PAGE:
“Brigit Strawbridge Howard was shocked the day she realized she knew more about the French Revolution than she did about her native trees. And birds. And wildflowers. And bees. The thought stopped her—quite literally—in her tracks. But that day was also the start of a journey, one filled with silver birches and hairy-footed flower bees, skylarks, and rosebay willow herb, and the joy that comes with deepening one’s relationship with place. Dancing with Bees is Strawbridge Howard’s charming and eloquent account of a return to noticing, to rediscovering a perspective on the world that had somehow been lost to her for decades and to reconnecting with the natural world.”

The Undying: Pain, vulnerability, mortality, medicine, art, time, dreams, data, exhaustion, cancer, and care
By Anne Boyer
Farrar, Straus and Giroux
Published September 17, 2019

“A week after her forty-first birthday, the acclaimed poet Anne Boyer was diagnosed with highly aggressive triple-negative breast cancer. For a single mother living paycheck to paycheck who had always been the caregiver rather than the one needing care, the catastrophic illness was both a crisis and an initiation into new ideas about mortality and the gendered politics of illness.”

Opioid, Indiana
By Brian Allen Carr
Soho Press
Published September 17, 2019

“During a week-long suspension from school, a teenage transplant to impoverished rural Indiana searches for a job, the whereabouts of his vanished drug-addicted guardian, and meaning in the America of the Trump years.”

Heaven, My Home
By Attica Locke
Mulholland Books
Published September 17, 2019

“9-year-old Levi King knew he should have left for home sooner; now he’s alone in the darkness of vast Caddo Lake, in a boat whose motor just died. A sudden noise distracts him–and all goes dark. An unlikely possibility of rescue arrives in the form of a case down Highway 59, in a small lakeside town where the local economy thrives on nostalgia for ante-bellum Texas – and some of the era’s racial attitudes still thrive as well. Levi’s disappearance has links to Darren’s last case, and to a wealthy businesswoman, the boy’s grandmother, who seems more concerned about the fate of her business than that of her grandson.”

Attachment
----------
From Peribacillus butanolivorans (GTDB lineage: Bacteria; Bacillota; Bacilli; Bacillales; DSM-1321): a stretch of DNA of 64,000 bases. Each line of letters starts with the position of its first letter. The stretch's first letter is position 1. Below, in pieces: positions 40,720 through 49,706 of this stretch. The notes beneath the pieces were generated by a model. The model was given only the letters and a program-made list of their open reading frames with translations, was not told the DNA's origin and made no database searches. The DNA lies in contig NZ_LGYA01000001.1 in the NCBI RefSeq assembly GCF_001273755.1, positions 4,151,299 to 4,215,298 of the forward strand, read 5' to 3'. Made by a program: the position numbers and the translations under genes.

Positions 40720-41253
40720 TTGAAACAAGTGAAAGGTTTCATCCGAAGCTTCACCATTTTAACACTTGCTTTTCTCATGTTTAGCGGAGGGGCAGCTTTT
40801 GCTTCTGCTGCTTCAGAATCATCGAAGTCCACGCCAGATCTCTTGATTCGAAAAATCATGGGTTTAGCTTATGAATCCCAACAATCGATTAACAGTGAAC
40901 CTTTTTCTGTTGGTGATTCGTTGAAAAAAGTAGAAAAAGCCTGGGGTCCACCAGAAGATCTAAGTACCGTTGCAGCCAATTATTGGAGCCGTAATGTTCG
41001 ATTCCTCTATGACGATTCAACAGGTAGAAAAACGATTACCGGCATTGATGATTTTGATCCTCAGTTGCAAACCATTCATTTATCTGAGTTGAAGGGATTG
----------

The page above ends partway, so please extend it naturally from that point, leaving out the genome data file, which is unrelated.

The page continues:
The Seven Necessary Sins for Women and Girls
By Mona Eltahawy
Beacon
September 17, 2019

“A bold and uncompromising feminist manifesto that shows women and girls how to defy, disrupt, and destroy the patriarchy by embracing the qualities they’ve been trained to avoid.”

Red at the Bone
By Jacqueline Woodson
Riverhead
September 17, 2019

“Moving forward and backward in time, Jacqueline Woodson’s taut and powerful new novel uncovers the role that history and community have played in the experiences, decisions, and relationships of these families, and in the life of the new child.”

Make It Scream, Make It Burn
By Leslie Jamison
Little, Brown
September 24, 2019

“With the virtuosic synthesis of memoir, criticism, and journalism for which she has become known, Leslie Jamison offers us fourteen new essays that are by turns ecstatic, searching, staggering, and wise. In its kaleidoscopic sweep, Make It Scream, Make It Burn creates a profound exploration of the oceanic depths of longing and the reverberations of obsession.”

The Future of Another Timeline
By Annalee Newitz
Tor
September 24, 2019

“Tess and Beth’s lives intertwine as war breaks out across the timeline–a war that threatens to destroy time travel and leave only a small group of elites with the power to shape the past, present, and future. Against the vast and intricate forces of history and humanity, is it possible for a single person’s actions to echo throughout the timeline?”

The Shadow King
By Maaza Mengiste
W. W. Norton & Company
September 24, 2019

“With the threat of Mussolini’s army looming, recently orphaned Hirut struggles to adapt to her new life as a maid in Kidane and his wife Aster’s household. Kidane, an officer in Emperor Haile Selassie’s army, rushes to mobilize his strongest men before the Italians invade. His initial kindness to Hirut shifts into a flinty cruelty when she resists his advances, and Hirut finds herself tumbling into a new world of thefts and violations, of betrayals and overwhelming rage.”